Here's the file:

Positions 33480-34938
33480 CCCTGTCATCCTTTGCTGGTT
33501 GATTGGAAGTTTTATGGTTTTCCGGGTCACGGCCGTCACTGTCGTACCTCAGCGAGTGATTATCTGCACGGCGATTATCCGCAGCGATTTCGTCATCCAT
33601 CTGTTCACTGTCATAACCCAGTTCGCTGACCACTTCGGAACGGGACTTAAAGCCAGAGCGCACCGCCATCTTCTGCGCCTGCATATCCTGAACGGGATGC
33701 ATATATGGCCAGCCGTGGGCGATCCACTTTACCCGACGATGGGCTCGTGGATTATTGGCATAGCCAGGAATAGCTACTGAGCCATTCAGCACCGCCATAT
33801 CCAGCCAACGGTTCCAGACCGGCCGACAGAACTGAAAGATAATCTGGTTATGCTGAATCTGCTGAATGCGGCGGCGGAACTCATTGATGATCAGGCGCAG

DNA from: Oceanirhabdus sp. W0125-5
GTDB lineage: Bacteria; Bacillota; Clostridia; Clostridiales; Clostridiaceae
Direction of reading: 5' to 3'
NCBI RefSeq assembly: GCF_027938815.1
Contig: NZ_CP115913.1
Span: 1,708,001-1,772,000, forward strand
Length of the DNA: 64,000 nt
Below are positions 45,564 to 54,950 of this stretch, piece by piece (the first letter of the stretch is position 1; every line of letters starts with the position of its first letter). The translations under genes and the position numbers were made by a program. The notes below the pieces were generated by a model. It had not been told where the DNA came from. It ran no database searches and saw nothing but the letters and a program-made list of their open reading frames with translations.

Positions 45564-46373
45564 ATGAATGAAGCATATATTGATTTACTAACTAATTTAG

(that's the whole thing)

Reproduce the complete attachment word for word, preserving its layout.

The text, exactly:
Positions 33480-34938
33480 CCCTGTCATCCTTTGCTGGTT
33501 GATTGGAAGTTTTATGGTTTTCCGGGTCACGGCCGTCACTGTCGTACCTCAGCGAGTGATTATCTGCACGGCGATTATCCGCAGCGATTTCGTCATCCAT
33601 CTGTTCACTGTCATAACCCAGTTCGCTGACCACTTCGGAACGGGACTTAAAGCCAGAGCGCACCGCCATCTTCTGCGCCTGCATATCCTGAACGGGATGC
33701 ATATATGGCCAGCCGTGGGCGATCCACTTTACCCGACGATGGGCTCGTGGATTATTGGCATAGCCAGGAATAGCTACTGAGCCATTCAGCACCGCCATAT
33801 CCAGCCAACGGTTCCAGACCGGCCGACAGAACTGAAAGATAATCTGGTTATGCTGAATCTGCTGAATGCGGCGGCGGAACTCATTGATGATCAGGCGCAG

DNA from: Oceanirhabdus sp. W0125-5
GTDB lineage: Bacteria; Bacillota; Clostridia; Clostridiales; Clostridiaceae
Direction of reading: 5' to 3'
NCBI RefSeq assembly: GCF_027938815.1
Contig: NZ_CP115913.1
Span: 1,708,001-1,772,000, forward strand
Length of the DNA: 64,000 nt
Below are positions 45,564 to 54,950 of this stretch, piece by piece (the first letter of the stretch is position 1; every line of letters starts with the position of its first letter). The translations under genes and the position numbers were made by a program. The notes below the pieces were generated by a model. It had not been told where the DNA came from. It ran no database searches and saw nothing but the letters and a program-made list of their open reading frames with translations.

Positions 45564-46373
45564 ATGAATGAAGCATATATTGATTTACTAACTAATTTAG